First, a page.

On April 10th, a researcher by the name of Yilei Chen published a preprint called Quantum Algorithms for Lattice Problems, which presents a quantum algorithm for solving the Learning with Errors (LWE) problem efficiently. This worried a lot of people -- our current post-quantum cryptographic algorithms rely on the LWE problem, so if there’s a polynomial-time quantum algorithm to solve it, that would break all of the post-quantum algorithms we’ve been spending years to develop and standardize, right? Thankfully, that’s not the case.

Firstly, this is a single-author, 64-page preprint full of dense math. There could very well be an error in one of the proofs. But even if Chen’s paper is correct, this algorithm only works for instances of the LWE problem with certain modulus-noise ratios. The paper itself mentions that this technique is unable to break CRYSTALS-Kyber, the post-quantum encryption algorithm being standardized by NIST.

But *why* doesn’t this break Kyber and our other post-quantum cryptographic algorithms? What is a “modulus-noise ratio”? To understand that, you need to understand the LWE problem itself.

## Learning with Errors

The LWE problem was introduced by Oded Regev in his seminal 2005 paper. This wasn’t the first time cryptographers built an algorithm based on lattices. An earlier lattice-based cryptographic scheme called NTRU was developed in 1998, but LWE has proved more popular over time for a few reasons. Firstly, there’s a proof that the security of LWE rests on well-understood lattice problems; such a proof doesn’t exist for NTRU. More importantly, LWE is really easy to build cryptosystems with. As a matter of fact, the majority of the lattice-based cryptosystems submitted to NIST’s post-quantum standardization competition were based on variants of LWE.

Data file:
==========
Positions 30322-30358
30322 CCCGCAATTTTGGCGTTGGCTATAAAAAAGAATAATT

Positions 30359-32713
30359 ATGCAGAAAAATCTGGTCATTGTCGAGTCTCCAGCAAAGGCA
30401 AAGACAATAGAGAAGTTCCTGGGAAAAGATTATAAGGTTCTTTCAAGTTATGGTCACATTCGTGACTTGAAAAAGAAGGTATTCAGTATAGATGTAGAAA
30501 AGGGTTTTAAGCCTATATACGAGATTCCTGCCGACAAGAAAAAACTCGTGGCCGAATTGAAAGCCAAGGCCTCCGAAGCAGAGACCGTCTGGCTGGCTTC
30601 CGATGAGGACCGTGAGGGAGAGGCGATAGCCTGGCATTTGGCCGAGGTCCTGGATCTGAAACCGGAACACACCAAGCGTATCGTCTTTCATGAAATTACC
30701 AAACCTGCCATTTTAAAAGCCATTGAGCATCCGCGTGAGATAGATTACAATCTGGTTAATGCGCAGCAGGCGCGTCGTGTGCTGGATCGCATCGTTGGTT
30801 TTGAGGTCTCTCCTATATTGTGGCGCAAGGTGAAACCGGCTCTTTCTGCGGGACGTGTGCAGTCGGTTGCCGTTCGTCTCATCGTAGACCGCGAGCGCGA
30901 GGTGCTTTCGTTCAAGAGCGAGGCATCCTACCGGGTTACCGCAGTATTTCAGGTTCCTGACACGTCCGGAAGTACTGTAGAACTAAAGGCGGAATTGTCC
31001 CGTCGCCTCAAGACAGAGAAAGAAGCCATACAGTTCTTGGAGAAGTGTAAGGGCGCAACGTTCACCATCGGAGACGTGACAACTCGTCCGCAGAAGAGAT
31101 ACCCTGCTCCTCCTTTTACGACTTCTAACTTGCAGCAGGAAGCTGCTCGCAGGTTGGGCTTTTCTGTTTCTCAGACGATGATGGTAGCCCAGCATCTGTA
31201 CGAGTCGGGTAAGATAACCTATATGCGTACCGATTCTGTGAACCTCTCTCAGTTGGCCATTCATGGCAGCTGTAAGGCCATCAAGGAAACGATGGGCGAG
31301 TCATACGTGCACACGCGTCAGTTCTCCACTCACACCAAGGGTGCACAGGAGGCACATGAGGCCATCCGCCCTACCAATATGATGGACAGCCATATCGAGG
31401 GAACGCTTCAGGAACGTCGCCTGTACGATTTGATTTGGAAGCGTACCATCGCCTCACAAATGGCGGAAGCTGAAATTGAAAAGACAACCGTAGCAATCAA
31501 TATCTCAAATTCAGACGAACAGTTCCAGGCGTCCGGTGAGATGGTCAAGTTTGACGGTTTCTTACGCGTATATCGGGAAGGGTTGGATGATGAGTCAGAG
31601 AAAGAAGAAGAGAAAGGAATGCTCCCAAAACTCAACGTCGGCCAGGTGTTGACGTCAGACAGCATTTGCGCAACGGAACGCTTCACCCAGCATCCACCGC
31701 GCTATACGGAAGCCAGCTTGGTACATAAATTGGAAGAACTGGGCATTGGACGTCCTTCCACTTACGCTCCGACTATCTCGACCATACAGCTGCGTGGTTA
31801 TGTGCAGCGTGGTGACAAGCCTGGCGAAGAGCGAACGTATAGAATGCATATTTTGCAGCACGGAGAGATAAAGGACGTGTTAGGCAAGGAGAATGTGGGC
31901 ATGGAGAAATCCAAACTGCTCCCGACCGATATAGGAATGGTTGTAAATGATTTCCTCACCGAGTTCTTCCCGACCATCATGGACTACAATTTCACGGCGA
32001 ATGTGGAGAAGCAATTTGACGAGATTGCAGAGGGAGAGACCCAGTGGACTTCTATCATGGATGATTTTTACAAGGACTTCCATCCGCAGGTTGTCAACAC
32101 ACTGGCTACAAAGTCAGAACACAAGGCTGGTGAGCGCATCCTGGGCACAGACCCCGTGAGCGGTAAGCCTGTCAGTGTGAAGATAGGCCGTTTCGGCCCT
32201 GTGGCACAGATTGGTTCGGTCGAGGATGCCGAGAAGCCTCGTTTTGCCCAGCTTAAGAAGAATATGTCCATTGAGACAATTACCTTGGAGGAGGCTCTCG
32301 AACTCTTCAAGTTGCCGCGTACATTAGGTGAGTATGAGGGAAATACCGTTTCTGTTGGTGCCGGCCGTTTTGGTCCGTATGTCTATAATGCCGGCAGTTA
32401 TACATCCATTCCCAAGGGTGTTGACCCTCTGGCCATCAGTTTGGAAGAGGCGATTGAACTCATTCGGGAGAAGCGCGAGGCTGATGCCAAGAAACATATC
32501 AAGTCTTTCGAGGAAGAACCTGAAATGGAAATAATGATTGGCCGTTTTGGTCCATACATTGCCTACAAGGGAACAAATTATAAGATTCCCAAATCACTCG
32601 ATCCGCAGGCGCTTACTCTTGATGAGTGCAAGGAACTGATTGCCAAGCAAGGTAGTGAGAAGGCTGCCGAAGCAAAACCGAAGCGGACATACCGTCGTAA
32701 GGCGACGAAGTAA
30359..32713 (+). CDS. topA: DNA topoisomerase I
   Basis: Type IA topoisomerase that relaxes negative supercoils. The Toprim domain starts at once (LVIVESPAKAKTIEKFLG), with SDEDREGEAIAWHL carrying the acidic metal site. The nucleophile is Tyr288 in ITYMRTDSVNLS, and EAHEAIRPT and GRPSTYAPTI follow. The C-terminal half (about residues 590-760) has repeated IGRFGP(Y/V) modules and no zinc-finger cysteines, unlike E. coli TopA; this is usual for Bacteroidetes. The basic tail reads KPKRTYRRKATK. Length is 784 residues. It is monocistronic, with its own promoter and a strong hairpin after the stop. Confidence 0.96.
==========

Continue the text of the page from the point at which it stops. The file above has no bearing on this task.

So, how does LWE work? We start by picking a prime number and a dimension for our problem, which we’ll call *p* and *n* respectively. We’ll pick an *n-*vector **s** with elements between 0 and *p*, and we’ll sample an *mxn* matrix **A** such that its elements are integers uniformly distributed between 0 and *p*1. Finally, we also sample an “error” vector **e**. In the “classic” LWE formulation, we use a discrete Gaussian distribution with standard deviation *αq*, but other distributions with the same standard deviation also work.

Using these values, we can calculate a new vector **b** like so:

Given **A**, **s**, and **e**, it’s really easy to calculate **b**. But it turns out that, given just **A** and **b**, it’s very hard to calculate the value of **s**. This “one-way” property of the LWE problem is what makes it really useful in cryptography. I’m going to skip over the specifics of how to turn this problem into a cryptosystem, but there’s a good explanation in Regev’s LWE review.

## Why doesn’t this attack break Kyber?

Kyber specifically uses a variant of LWE called “Ring Learning with Errors”, where we work with polynomials rather than vectors. At a high level, though, the parameters are the same: we have a prime *p,* a dimension *n*, and an error distribution with standard deviation *αq.* For Kyber, our prime is 3329, and our dimensions are either 512, 768, or 1024.2 Kyber generates its errors using a centered binomial distribution, defined by the parameter η_{2} = 2. This is the same as a binomial distribution with n = 4, so our standard deviation *αq* turns out to just be 1.

In Chen’s paper, the polynomial time algorithm only works if the value of q is larger than approximately (*αq*)^{4}*n*^{2}. In formal notation: